The adductor muscles may also become fatigued after vaccination.
6. Mast cell tumors
Mast cells are small, round-shaped cells in the body that help defend against infection.
They release chemicals such as histamine and leukotrienes to cause an immune response, which usually occurs when a foreign substance enters through a break in the skin or puncture from a needle or sharp object.
After vaccination, the dog may have reactions to the vaccine that cause a lot of swelling, pain and redness at the injection site.
The dog may feel weak when getting up and moving around after resting, doing a lot of physical activity, getting excited or feeling cold.
7. Behavioral issue
The behavioral issue may be caused by pain and not all dogs with pain show it outwardly; some will start to bite their owners or other people without any warning.
There are many different kinds of pain in different parts of the body that can lead to aggressive behavior like this.
8. Hip dysplasia:
Hip dysplasia is a disease of the hip joints.
This mainly affects the larger breeds and may be caused by an endocrine imbalance or by infections that enter from other joints like the elbow, causing inflammation and pain in the joint.
It can also cause different kinds of immune disorders that affect different body systems because the whole body is connected through nerves and muscles.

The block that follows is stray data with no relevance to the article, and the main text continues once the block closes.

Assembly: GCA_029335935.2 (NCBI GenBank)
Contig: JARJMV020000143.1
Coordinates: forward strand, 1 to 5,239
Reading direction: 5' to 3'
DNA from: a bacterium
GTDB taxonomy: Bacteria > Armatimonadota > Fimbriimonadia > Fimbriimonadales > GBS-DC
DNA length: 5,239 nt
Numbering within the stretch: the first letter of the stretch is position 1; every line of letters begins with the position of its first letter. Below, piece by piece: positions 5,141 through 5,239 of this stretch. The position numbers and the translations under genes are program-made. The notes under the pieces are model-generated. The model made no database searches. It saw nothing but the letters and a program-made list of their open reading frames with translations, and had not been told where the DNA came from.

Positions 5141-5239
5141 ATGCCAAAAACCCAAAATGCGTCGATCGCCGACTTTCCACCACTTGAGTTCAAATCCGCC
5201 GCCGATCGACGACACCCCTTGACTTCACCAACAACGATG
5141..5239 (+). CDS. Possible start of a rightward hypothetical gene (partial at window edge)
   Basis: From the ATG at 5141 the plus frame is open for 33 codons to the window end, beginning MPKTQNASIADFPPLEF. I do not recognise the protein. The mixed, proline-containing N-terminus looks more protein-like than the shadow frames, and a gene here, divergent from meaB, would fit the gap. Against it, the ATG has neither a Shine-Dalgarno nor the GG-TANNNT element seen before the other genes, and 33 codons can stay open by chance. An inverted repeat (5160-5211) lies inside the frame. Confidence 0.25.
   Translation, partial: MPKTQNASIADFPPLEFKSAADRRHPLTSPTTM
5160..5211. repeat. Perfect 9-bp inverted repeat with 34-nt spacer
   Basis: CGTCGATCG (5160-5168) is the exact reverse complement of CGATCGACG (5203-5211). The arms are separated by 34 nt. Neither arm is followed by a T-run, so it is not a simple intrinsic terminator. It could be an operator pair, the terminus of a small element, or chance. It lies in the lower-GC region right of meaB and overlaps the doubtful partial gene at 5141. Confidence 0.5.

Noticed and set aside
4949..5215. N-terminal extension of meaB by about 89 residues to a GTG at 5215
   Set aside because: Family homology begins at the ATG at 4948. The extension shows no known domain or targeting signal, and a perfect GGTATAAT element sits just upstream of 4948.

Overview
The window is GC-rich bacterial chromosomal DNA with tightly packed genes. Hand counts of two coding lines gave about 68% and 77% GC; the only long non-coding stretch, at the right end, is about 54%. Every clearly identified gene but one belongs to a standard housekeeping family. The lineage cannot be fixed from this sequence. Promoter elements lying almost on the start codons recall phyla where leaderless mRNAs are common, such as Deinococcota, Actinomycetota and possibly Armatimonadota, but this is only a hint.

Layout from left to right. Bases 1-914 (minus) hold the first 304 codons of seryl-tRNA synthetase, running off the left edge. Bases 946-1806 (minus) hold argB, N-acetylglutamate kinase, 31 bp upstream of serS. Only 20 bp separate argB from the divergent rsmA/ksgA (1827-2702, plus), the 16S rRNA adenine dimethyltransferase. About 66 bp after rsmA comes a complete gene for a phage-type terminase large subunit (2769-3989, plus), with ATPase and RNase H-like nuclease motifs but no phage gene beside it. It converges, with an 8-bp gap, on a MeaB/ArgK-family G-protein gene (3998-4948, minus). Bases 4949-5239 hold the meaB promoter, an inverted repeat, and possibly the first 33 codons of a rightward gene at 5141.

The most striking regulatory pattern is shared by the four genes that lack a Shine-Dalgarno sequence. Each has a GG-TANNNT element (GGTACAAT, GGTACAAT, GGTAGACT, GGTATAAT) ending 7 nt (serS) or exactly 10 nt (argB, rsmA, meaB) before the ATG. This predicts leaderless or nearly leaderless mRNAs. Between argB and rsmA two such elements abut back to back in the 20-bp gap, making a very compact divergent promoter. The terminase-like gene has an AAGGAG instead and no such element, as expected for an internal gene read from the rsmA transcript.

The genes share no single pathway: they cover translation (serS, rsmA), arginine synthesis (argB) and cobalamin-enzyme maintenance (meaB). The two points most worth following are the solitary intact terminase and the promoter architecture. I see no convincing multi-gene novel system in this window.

There are many different kinds of immune disorders including cancers, arthritis, infections, allergies and autoimmune diseases that can be caused by vaccinations.
9. Allergic reaction to vaccines
Allergies are a type of immune system reaction in which the body reacts to a foreign substance (allergen) that has entered the body.
Allergies can be mild or severe, and some are triggered by dust mites, pollen, feather dander and food.
The exact cause is unknown but it is suspected to be genetic and may be due to many different factors including your lifestyle, diet, genetics, environment and even stress.
Allergic reactions usually develop gradually over time.
When vaccination occurs, some dogs develop allergy-like reactions that cause pain at the injection site or in nearby muscles like the legs or hips.
Most dogs recover in a few days while others take weeks to months to recover.
10. The dog was given the vaccination in a stressful situation
Giving a vaccine under stress increases the risk for an allergic reaction, so try to realize this when you vaccinate your dog, and if possible vaccinate him outdoors in a quiet place where there are fewer stimuli around.
11.Vaccinated while suffering a fever
This can present a problem if not caught right away. A vaccine should never be administered while an animal is suffering from fever.